Although ageing populations highlight the success of modern health care, many people living into older age, commonly considered >60 years [1], have impaired quality of life (QoL) attributable to physical disability and/or a variety of chronic diseases [2]. Obesity, poor diet quality, and sedentariness have become more prevalent, whilst smoking has declined [3, 4]. The biggest increase in prevalent obesity has been in older adults, with ~20% of this age group now living with a body mass index (BMI) 30 kg/m2 [5].

The ‘obesity paradox’ suggests that increasing adiposity in older adults is paradoxically associated with a lower mortality risk, and thus obesity has been considered less concerning in this population [6]. It is believed this potential protective effect of living with obesity in older adults is restricted to those living only with overweight/lesser degrees of obesity [7], hence the rationale for pharmacological intervention to treat excess weight in older adults is a relevant therapeutic consideration as it would be in younger people.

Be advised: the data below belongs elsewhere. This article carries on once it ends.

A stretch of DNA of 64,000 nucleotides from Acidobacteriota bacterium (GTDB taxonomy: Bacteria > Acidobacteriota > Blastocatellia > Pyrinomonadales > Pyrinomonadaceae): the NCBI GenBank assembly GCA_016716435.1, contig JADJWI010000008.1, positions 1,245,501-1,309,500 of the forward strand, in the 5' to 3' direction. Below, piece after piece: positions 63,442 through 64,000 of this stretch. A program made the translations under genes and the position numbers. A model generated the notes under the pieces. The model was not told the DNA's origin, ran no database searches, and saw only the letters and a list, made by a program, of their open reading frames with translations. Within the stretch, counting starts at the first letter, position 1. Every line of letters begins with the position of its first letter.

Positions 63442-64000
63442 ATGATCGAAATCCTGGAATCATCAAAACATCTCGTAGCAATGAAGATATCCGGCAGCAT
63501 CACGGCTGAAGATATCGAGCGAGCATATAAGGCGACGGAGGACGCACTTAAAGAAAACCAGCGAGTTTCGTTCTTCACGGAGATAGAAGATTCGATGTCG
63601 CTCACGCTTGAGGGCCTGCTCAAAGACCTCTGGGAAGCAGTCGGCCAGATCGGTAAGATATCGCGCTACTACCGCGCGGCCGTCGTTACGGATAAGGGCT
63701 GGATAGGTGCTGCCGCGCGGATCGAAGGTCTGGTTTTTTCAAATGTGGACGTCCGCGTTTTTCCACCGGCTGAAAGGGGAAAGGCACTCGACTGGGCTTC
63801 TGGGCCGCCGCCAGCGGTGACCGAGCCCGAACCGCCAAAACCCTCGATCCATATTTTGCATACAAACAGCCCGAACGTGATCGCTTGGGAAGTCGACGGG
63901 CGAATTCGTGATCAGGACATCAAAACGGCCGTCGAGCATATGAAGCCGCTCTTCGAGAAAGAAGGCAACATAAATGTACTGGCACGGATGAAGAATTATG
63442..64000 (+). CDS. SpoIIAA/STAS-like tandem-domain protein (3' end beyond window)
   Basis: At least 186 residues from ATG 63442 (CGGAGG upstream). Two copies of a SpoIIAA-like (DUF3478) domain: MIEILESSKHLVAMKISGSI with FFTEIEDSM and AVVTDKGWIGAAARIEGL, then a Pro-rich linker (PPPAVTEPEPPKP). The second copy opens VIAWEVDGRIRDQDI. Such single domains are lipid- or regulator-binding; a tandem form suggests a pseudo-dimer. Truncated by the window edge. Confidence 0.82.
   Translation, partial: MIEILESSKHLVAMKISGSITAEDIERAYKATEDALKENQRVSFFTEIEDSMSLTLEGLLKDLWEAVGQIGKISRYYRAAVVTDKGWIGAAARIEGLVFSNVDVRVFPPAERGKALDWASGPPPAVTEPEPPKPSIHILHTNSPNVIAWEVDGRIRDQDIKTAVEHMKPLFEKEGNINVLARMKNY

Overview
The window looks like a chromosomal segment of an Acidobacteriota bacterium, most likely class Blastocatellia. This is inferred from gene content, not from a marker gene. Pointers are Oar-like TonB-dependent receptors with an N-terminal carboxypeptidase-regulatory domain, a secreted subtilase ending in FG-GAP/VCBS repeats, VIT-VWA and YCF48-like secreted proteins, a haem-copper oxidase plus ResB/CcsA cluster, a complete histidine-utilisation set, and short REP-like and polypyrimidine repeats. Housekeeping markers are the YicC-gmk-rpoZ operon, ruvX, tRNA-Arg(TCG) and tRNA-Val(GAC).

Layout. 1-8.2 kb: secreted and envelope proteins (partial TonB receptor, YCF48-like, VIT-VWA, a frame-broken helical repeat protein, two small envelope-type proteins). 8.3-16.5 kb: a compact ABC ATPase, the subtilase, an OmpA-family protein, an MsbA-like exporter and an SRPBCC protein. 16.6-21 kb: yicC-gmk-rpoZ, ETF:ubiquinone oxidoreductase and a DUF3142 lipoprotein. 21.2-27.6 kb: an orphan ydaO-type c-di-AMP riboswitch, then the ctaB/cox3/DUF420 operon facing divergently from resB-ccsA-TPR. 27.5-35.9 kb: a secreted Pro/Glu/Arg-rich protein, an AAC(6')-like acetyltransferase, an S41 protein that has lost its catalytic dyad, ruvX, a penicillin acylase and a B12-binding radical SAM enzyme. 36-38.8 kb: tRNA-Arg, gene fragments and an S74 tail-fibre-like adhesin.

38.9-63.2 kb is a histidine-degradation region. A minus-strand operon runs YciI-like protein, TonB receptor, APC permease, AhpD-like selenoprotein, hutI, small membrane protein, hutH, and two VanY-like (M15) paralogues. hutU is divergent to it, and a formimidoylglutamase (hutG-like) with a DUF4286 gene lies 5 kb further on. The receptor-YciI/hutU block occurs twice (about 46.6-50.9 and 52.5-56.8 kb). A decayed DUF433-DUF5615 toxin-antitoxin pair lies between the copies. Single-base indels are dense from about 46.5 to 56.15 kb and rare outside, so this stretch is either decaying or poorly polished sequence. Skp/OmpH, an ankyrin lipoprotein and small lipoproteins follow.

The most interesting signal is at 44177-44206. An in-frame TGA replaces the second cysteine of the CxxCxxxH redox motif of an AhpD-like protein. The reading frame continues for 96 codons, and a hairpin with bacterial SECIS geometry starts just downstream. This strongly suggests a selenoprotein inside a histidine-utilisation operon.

We are currently amid an evolving revolution in obesity pharmacotherapy, with increasingly efficacious anti-obesity medicines (AOMs), incorporating uni-, bi- and trimolecular incretin receptor agonists [8, 9]. Our improved understanding of the complex biological regulation of appetite, metabolism and body weight, involving co-ordinated responses between peripheral tissues and central appetite-regulating centres, has resulted in the availability of nine Food and Drug Administration (FDA) (liraglutide, semaglutide, tirzepatide, orlistat, phentermine, phentermine/topiramate, bupropion-naltrexone, setmelanotide, and metreleptin), and seven European Medicine Agency (EMA) (excluding phentermine and phentermine/topiramate), approved AOMs. However, scarce evidence exists for these AOMs in older adults [10], hence the current narrative will review the evidence for obesity pharmacotherapy in this sub-population.

Age-related changes in body composition and their sequelae